Then, the event loop removes the oldest message from the queue and executes its associated handler function. This function may call on other functions to help it do its business. While this chain of functions is being executed to completion, no other handler function is. Since, of course, the event loop runs in a single thread. You can read all about it on MDN.
But, there is a problem with this well-known model.
If one chain of functions needs more than one iteration of the event loop then someone else might mess with its business in between. Every async function in the chain is an opportunity for the event loop to pick out and execute other handler functions. If two such chains of functions (processes if you will) share the same data then you might have problems you’d think you would not encounter in JS. The elephant(s) is, as you may have guessed by now, concurrency problems.
A concurrency problem usually causes data inconsistency or data corruption, and it can sometimes hurt performance. It manifests itself as the Schrödinger bug, it always disappears just when you try to look at it. So, a concurrency problem is hard to track down and fix.
I don’t have a good example of a concurrency problem in client-side JS and I don’t want to insult you with a contrived one. Instead, allow me to indulge in a little speculation. When Facebook introduced the Flux architecture they spoke about a bug in the unread messages count. Now, remember this is just a speculation, could it be that they had a concurrency problem?
Server-side JS has more opportunities for concurrency problems. In one part of a system I’m working on, I needed to restrict the number of concurrent chrome instances a nodejs service spawns. For each request, the nodejs service uses a chrome instance to render a web page, scrape some data, take a screenshot and upload it to S3.
The calls to chrome are async (via puppeteer) allowing the nodejs runtime to happily service other requests instead of blocking. The need to restrict the number of concurrent chrome instances arises since using chrome to render a web page takes a lot of resources (memory and CPU). So, if you don’t restrict the number of concurrent chrome instances then performance would be severely reduced (due to context switching and thrashing). The solution, in this case, was to maintain a shared count of the active chrome instances and block requests if it’s above a configured value. (The semaphore implementation from async-mutex came in handy.)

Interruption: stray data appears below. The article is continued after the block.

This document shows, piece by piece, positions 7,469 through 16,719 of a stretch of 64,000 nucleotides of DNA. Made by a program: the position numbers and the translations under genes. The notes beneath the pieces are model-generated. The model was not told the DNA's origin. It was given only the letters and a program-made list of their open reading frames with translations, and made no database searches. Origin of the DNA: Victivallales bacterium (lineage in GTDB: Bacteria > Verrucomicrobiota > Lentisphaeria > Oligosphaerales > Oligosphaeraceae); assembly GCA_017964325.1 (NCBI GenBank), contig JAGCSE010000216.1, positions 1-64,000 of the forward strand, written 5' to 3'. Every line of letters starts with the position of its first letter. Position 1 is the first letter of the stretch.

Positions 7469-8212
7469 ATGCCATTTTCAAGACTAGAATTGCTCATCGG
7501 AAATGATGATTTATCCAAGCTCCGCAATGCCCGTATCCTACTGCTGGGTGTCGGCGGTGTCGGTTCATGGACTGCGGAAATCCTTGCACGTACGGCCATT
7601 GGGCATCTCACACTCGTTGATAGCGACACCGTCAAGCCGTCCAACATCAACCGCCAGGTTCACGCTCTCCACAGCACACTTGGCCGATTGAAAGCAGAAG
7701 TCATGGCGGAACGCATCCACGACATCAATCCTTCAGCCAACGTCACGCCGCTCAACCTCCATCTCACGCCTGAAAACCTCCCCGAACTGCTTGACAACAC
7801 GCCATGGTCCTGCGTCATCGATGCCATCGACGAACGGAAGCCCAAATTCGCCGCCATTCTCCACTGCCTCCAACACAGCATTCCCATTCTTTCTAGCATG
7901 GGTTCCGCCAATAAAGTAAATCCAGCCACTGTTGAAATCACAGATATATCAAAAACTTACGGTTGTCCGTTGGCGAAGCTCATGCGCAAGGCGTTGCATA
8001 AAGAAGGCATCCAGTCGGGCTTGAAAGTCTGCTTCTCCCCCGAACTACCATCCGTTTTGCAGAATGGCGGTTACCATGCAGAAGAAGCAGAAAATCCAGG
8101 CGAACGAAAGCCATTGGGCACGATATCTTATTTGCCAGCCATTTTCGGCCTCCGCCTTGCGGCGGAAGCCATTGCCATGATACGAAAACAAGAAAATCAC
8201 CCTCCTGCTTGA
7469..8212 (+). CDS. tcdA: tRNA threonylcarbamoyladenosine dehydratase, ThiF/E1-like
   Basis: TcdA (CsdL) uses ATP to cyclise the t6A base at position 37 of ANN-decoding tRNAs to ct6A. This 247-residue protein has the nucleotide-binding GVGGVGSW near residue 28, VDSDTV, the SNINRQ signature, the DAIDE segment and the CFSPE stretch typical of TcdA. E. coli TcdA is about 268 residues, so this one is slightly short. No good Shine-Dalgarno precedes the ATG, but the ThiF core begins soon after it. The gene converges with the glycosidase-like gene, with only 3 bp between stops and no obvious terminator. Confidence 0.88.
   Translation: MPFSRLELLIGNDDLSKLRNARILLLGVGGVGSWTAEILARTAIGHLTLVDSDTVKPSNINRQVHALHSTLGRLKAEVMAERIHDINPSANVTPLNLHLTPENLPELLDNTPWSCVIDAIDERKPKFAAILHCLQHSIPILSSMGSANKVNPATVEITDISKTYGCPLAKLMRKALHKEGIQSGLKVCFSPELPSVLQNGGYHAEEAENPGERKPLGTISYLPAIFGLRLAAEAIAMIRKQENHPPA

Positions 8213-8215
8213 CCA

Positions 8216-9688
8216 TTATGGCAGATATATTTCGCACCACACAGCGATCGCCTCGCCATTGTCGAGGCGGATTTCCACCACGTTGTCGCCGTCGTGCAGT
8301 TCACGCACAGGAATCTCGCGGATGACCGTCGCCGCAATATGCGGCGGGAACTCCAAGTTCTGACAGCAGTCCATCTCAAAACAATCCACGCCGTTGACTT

You may have already encountered and solved concurrency problems in JS. Perhaps you even didn’t realize them as such and now think you wasted your time reading this post. Granted, it’s relatively easy to solve concurrency problems in JS. But, if you name the problem correctly you are in a better position to solve it well. At the very least you can save time and effort by using existing solutions.
The solution to concurrency problems involves safely synchronizing processes. You have to make sure that when each one is accessing a shared resource no other is allowed to. You do it by using synchronization primitives. The most common of them all is the mutex.
Please understand, my descriptions in this post lack in detail since 1) you can find it all at other places and 2) thinking about writing all the details made me procrastinate on this post for several weeks now. There is no shortage of material on this topic, provided you are not allergic to other programming languages. If and when you go to find out about those details keep in mind two points.
The first point is that there are several synchronization primitives you can use to guarantee safe synchronization. Some synchronization primitives are more effective than others in certain situations. So, it’s wise to have at least an idea of the different available tools rather than relying on your favorite hammer.
The second point is that using synchronization primitives is only part of the solution. You still have to make sure that there are no deadlocks, livelocks, or starvation in the system and that the critical sections are minimal in size and number. Using synchronization primitives get you the correct syntax, make sure to get the correct semantics too. Sadly, many blog posts I’ve seen cover only the basic part of using synchronization primitives.